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We selected the most valuable ideas from Threat Research Report “Russia's Cyber Tactics: Lessons Learnt in H1’2023” and wanted to share them with those interested in modern cybersecurity landscape. 

The research is based on data collected by the State Service of Special Communications and Information Protection of Ukraine (SSSCIP) and is based on their efforts to repulse attacks by Russian cyberhackers during the war.  Our team analyzed this report from the cyber deception approach perspective to emphasize how deception techniques may be used in cyberwarfare, when the price of failure is even much higher than in civil and business environments.  

Therefore, the most crucial points in “Russia's Cyber Tactics: Lessons Learnt in H1’2023” report are: 

 1. Attackers increasingly use various techniques to evade detection of their presence by EDR/XDRs. The existing EDR/XDR does not guarantee the Company's security when attacked by industrial or government hackers. 

2. Often, attacks start with penetration through Web-interfaces of systems (for example, Zimbra and RoundCube). 

In this case, even if there is a process of analyzing server log files, the Company's employees may miss the attack in the flow of events. 

3. Reduction of detection time is a crucial KPI metric when confronting highly motivated government hackers. 

4. Attackers are very interested in OT/SCADA class targets. Therefore, giving them what they want in the form of decoys within the cybersecurity deception approach is quite logical.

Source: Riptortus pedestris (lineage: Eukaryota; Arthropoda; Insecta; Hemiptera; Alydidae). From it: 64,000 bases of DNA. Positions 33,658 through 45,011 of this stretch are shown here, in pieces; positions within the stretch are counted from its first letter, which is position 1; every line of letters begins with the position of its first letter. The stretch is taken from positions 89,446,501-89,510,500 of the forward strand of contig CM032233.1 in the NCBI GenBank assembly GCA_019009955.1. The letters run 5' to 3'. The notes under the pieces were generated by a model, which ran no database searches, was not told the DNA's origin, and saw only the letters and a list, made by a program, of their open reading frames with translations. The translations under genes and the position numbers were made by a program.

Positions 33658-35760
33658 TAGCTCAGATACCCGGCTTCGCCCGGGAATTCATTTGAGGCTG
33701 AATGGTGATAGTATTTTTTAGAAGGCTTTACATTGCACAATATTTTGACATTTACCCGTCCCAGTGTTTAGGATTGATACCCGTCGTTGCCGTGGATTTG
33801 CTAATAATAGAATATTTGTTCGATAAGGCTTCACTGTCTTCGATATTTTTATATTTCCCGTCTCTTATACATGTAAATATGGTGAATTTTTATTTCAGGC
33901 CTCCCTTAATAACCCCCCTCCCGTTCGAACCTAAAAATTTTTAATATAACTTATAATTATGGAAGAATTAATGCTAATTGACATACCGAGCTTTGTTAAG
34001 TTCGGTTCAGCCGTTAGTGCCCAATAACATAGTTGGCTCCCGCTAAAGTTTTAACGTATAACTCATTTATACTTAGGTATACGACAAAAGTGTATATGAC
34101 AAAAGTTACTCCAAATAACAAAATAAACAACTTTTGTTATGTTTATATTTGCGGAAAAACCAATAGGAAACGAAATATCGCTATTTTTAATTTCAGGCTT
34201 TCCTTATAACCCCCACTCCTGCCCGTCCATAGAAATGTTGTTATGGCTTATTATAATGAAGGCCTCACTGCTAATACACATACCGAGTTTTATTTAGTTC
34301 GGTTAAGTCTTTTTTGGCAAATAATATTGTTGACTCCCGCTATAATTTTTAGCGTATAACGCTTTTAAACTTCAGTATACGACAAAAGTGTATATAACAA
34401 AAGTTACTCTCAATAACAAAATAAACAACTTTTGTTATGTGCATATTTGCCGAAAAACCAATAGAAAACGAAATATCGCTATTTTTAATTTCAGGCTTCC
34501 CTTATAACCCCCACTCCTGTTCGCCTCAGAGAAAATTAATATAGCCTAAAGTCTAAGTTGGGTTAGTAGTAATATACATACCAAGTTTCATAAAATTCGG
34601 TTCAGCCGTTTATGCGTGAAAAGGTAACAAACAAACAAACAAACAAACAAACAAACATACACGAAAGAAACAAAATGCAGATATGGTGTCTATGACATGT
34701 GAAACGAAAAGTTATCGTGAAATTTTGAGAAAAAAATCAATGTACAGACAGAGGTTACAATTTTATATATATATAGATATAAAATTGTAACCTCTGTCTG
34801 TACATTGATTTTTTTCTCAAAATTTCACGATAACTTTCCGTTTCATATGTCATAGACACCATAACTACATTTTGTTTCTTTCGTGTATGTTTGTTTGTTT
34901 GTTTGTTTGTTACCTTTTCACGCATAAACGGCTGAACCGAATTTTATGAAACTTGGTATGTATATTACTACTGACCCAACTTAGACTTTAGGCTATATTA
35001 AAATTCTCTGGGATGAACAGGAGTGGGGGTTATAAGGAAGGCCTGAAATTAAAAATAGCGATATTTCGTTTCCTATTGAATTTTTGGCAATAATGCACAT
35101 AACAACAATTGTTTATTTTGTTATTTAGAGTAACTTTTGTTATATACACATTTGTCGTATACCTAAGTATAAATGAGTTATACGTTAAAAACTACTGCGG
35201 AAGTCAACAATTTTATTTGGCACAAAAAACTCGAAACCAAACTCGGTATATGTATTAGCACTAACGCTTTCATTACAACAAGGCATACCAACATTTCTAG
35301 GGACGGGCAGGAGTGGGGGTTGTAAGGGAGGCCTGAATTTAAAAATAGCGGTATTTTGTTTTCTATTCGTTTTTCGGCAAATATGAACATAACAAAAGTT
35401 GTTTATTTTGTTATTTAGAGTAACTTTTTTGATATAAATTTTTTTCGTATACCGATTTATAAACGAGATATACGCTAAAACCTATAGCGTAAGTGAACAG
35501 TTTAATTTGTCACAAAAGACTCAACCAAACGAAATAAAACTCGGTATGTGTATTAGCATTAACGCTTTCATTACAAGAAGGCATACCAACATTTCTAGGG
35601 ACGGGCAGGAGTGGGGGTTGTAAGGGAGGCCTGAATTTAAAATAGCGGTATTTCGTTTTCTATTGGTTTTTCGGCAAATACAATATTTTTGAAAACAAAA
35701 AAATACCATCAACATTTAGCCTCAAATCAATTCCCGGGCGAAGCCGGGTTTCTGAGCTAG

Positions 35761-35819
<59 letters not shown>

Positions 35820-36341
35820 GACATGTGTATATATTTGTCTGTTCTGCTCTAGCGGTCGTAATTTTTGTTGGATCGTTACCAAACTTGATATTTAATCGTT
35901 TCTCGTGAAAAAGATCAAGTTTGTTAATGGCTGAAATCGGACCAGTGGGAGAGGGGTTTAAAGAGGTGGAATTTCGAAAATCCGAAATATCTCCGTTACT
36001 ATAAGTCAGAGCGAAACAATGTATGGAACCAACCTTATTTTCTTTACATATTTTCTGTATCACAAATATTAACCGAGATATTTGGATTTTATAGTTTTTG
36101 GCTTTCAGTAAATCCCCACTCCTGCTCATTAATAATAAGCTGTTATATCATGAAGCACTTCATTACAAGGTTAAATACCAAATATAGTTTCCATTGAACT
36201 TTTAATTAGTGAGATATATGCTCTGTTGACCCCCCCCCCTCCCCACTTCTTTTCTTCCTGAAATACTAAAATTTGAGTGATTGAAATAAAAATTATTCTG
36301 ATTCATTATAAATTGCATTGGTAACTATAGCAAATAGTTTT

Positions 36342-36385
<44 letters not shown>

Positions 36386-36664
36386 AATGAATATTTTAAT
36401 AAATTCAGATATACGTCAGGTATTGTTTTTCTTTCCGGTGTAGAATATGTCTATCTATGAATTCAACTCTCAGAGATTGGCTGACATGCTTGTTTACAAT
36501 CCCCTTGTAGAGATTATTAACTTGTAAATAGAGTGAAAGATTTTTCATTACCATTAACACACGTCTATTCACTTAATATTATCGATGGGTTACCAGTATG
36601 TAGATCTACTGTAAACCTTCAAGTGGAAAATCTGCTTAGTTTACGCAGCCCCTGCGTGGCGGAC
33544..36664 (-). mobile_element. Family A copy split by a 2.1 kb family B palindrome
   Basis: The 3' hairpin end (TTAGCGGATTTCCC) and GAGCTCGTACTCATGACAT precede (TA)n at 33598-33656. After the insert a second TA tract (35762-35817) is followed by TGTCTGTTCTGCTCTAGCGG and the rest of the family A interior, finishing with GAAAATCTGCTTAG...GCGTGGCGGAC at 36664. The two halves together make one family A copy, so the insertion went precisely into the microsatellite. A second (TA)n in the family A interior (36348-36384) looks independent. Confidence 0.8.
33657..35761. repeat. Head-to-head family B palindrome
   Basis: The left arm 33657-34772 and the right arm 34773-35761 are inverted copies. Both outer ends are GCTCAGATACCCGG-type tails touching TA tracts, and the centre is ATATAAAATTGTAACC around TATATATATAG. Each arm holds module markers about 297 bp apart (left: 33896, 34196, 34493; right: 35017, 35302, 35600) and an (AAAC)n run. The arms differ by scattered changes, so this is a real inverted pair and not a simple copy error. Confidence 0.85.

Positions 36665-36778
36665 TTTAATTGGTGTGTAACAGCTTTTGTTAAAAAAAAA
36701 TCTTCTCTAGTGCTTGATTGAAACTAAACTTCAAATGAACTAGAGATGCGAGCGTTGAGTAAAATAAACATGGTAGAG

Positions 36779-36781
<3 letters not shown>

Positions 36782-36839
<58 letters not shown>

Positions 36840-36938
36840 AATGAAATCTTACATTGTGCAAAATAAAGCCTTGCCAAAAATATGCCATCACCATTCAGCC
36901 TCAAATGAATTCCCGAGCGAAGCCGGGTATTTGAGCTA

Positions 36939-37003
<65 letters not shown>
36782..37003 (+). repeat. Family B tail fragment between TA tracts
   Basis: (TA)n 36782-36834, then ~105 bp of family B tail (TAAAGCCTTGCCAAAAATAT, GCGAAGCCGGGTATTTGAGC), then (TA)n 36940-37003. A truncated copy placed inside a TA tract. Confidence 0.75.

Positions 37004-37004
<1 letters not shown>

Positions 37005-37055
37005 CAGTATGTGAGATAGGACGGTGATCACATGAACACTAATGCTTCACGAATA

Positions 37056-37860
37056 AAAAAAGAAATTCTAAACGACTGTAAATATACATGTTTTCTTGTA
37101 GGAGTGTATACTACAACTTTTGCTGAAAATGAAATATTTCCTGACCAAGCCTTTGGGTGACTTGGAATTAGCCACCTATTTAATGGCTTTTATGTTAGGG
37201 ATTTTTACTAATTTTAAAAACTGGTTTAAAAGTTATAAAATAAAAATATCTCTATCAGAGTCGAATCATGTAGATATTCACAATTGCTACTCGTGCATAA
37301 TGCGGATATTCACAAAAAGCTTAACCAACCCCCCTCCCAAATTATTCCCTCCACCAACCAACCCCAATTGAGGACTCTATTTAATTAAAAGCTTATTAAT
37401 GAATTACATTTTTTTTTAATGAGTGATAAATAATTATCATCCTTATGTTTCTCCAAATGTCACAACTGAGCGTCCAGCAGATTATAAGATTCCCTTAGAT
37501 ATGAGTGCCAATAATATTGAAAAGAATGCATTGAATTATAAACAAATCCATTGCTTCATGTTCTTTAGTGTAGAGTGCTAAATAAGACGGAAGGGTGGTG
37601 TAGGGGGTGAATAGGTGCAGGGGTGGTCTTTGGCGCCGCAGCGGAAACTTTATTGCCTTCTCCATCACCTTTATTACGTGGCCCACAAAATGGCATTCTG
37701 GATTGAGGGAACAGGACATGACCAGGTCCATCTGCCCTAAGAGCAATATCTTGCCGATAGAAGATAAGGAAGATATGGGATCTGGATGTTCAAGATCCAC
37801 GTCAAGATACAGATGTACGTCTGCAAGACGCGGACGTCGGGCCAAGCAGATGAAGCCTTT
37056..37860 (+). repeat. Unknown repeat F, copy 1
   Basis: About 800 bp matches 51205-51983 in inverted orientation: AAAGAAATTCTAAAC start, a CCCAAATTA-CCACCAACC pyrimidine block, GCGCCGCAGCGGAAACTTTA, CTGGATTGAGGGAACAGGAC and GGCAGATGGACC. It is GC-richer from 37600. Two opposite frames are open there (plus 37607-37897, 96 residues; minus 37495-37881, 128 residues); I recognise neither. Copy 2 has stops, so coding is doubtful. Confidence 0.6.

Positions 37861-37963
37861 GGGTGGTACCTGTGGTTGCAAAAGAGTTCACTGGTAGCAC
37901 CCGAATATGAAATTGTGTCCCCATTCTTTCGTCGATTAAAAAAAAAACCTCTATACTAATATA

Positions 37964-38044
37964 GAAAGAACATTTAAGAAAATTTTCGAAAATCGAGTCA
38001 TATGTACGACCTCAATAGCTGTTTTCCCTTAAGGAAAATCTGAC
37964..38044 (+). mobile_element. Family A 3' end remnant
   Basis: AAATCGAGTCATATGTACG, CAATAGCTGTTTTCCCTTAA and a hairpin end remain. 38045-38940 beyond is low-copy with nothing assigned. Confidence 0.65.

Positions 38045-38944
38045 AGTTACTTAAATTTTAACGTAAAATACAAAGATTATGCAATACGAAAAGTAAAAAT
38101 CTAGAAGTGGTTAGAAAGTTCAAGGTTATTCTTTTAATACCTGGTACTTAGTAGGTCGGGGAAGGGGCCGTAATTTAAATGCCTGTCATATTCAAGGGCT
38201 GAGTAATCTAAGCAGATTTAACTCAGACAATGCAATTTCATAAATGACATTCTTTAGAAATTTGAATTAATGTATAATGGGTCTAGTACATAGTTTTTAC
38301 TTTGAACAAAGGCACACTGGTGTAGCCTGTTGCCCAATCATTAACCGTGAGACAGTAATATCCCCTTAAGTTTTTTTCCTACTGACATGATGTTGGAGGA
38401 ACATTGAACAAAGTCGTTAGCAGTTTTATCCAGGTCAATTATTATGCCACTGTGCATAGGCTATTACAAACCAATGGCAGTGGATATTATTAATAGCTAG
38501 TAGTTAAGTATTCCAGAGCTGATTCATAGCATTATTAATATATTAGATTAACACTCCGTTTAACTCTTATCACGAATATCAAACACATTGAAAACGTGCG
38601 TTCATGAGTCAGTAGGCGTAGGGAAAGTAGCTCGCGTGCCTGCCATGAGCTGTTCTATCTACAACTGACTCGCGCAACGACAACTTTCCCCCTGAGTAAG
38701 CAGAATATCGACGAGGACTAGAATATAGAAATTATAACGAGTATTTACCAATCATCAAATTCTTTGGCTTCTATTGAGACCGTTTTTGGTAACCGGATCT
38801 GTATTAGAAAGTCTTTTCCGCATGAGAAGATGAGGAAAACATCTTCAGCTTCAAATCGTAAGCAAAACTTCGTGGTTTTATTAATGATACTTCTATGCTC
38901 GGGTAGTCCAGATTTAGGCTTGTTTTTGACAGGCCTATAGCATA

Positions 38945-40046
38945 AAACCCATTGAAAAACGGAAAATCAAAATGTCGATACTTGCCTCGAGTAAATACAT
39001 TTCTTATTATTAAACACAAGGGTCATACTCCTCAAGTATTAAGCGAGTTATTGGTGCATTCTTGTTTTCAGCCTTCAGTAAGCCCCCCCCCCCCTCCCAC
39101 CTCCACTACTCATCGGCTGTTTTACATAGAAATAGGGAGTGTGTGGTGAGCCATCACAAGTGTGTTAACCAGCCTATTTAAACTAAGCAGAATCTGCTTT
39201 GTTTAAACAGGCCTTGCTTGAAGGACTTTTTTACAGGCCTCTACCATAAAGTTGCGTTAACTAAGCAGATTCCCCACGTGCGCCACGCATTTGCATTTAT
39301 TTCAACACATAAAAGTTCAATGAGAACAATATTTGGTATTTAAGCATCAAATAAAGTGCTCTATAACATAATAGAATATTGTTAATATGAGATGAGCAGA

5. " Attackers, therefore, tend to keep a low profile after being discovered and may reuse their knowledge of an organization's internals to regain access or find alternative entry points by exploiting trust and people's behavior (e.g., from emails) and the IT administrator environment." 

Conclusion: It is not always possible to quickly find an entry point into the infrastructure. It is necessary to distract the attackers as much as possible to gain time to analyze all the harmful files and artifacts. 

6. The most frequent penetration vector is phishing. This indicates the importance of file-baiting on as many hosts as possible to push the attacker more actively into network-baiting. 


Find out more: 

Report: the number of recorded cyber incidents almost tripled in 2022. https://cip.gov.ua/en/news/u-2022-roci-kilkist-zareyestrovanikh-kiberincidentiv-virosla-maizhe-vtrichi-zvit 

Russia’s Cyber Tactics: Lessons Learned in 2022 — SSSCIP analytical report on the year of russia’s full-scale cyberwar against Ukraine. https://cip.gov.ua/en/news/russia-s-cyber-tactics-lessons-learned-in-2022-ssscip-analytical-report-on-the-year-of-russia-s-full-scale-cyberwar-against-ukraine 

Cyber security experts lament west’s failure to learn lessons from Ukraine. https://www.ft.com/content/c7038f7e-48fb-4d76-a608-96eec217a654 

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